I agree with the belief that NewsCorp may have bought MySpace not purely for the advertising revenue gained. They will also be running their own advertising selling products and services under the NewsCorp umbrella. Its also a good way to monitor what the 'yoof' are into. They will be the first to know about new trends like fashion and music. Much of the latest/coolest things had their roots in MySpace. NewsCorp will be among the first to find the newest talents. This is priceless for them. Imagine what bands they will be able to sign before they become big.


Is there any evidence of censorship in MySpace profiles? Regardless of what advertising they refuse to run, is there any evidence of clear censorship? For example, has anyone with opposing beliefs had their profile closed/edited? Not for swearing but giving coherent and articulate views against NewsCorp?


Probably not.


Then the censorship is not on the people but the advertisers. If this is true then 'Common Cause' has created an issue to raise awareness of a problem that doesn't exist. You must ask their motives for this. Sure NewsCorp is a giant for right wing propaganda but are they at a stage of silencing the people?


I think your freedom of speech and expression will still exist as long as we have an open and free internet. But you will see a much more specialised marketing campaigns from MySpace. And you will see more corporations gobbling up the innovators of the internet.


If there was censorship, then the people who are being censored will find another outlet to share their views and beliefs. Thats why I am so grateful for things such as forums being open source software. Its free and anyone can create one.


This post has been edited for waffle, bullshite, and random profanity

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Dera MF-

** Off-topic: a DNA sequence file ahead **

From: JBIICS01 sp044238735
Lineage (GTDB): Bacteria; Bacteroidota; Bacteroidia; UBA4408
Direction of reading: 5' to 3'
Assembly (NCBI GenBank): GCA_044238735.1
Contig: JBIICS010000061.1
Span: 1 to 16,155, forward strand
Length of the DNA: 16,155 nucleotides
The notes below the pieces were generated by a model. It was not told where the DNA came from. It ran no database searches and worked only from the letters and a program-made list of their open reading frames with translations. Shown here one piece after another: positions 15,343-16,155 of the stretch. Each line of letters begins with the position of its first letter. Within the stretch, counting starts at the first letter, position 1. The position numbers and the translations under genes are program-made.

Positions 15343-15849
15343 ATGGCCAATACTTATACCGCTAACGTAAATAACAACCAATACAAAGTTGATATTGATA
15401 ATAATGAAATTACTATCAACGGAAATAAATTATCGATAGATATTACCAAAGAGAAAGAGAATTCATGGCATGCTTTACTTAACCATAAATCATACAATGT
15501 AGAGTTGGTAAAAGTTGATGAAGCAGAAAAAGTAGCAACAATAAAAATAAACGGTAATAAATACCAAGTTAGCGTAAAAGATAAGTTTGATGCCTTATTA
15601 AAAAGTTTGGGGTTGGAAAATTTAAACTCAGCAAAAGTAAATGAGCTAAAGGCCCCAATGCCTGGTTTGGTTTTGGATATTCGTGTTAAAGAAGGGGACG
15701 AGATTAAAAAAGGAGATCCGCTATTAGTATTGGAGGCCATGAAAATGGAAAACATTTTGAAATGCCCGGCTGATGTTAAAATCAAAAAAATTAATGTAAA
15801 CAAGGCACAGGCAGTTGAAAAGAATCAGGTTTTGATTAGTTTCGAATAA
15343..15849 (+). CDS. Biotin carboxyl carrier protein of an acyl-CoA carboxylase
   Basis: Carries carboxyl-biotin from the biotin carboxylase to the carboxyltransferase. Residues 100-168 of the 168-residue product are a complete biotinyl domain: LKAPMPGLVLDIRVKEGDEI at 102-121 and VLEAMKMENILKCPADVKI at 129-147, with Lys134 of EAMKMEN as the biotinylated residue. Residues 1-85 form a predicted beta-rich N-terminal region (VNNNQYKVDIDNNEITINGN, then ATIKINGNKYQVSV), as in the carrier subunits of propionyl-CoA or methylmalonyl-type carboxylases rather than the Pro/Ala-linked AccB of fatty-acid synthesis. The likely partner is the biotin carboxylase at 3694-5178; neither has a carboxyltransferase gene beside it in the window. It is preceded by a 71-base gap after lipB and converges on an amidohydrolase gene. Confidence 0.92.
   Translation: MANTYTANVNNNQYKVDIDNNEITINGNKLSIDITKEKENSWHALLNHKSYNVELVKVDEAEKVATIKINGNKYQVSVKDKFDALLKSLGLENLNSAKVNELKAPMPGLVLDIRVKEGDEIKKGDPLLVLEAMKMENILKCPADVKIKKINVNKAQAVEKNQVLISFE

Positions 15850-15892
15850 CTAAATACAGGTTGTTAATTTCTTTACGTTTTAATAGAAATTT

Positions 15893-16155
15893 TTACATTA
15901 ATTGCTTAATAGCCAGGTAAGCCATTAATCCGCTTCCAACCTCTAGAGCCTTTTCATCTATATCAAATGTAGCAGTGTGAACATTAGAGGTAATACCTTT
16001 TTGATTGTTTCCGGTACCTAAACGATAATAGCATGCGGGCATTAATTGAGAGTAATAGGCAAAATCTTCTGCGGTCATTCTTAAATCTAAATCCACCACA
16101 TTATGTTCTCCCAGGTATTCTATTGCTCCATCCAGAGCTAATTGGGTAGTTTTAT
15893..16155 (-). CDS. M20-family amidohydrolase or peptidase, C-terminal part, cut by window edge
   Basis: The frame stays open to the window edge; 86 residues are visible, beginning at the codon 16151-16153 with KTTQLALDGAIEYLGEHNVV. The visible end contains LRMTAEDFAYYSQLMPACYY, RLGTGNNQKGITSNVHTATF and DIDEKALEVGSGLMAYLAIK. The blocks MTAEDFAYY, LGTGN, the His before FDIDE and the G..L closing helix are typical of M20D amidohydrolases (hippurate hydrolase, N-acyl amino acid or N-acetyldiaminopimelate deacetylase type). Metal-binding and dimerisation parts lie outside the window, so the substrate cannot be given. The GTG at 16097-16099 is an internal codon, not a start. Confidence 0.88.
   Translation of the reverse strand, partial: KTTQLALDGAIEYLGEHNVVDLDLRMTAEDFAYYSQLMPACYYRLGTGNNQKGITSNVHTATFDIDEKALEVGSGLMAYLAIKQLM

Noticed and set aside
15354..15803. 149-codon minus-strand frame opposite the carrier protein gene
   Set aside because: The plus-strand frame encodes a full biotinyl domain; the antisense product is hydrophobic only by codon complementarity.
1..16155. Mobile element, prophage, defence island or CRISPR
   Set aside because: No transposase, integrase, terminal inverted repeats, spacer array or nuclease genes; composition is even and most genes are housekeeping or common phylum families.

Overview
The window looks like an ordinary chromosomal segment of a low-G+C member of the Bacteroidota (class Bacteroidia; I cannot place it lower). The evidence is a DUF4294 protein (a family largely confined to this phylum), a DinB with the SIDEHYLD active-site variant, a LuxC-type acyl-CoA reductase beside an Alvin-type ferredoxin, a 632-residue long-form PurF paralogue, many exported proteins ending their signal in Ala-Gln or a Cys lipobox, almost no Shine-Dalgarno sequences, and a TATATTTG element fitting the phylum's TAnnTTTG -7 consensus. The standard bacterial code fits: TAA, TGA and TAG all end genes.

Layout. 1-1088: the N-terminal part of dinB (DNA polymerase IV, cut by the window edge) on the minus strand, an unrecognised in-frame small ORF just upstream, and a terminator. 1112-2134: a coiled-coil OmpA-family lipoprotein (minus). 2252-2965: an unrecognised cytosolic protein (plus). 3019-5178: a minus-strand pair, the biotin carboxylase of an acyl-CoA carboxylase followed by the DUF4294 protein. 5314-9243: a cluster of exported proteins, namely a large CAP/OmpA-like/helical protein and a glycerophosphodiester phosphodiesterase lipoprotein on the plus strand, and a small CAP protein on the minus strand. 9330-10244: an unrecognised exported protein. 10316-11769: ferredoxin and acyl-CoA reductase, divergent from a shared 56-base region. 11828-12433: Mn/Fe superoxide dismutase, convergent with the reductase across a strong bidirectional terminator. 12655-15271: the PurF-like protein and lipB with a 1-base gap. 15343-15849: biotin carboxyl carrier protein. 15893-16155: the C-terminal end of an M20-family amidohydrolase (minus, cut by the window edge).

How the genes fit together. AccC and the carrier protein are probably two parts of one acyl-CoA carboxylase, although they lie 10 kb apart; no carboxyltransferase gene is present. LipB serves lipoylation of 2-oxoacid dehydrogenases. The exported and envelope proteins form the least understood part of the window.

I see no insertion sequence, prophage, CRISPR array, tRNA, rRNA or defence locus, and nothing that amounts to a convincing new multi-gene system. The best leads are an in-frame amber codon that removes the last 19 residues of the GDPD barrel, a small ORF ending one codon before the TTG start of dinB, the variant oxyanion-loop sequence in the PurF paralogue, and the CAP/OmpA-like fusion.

The issue was created by the activties of Big Corporate Media trying to have a Binding RULE passed BY THE FCC, that would allow them to further tighten their grip on web content. Common Cause has opted to make this issue one that they address.


(A view of one of their ads can be seen at the bottom of my art biz's web-site's front page - )


As a founder and President of a Not for Profit organization, I can attest to the cold need to ask for funding at every opportunity. There is never enough money to counter the interests of those who wallow in wealth and power, yet would take these things and more, away from us.


On a personal level, I lost a dear friend when his family sold out their Media interests to Murdock several years ago and I chastized him for it. They got 5 billion for the media outlets they sold to him. That sort of wealth is hard to turn down.


It is the way of the world and it is very hard to sway opinions on any issue. But the knowledge to choose and react is an important element in the equation. Common Cause has served to make me aware of several issues that I would not have even known about if it weren't for their activities.

Edited by Wayfarer64

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Thanks for your reply Wayfarer64,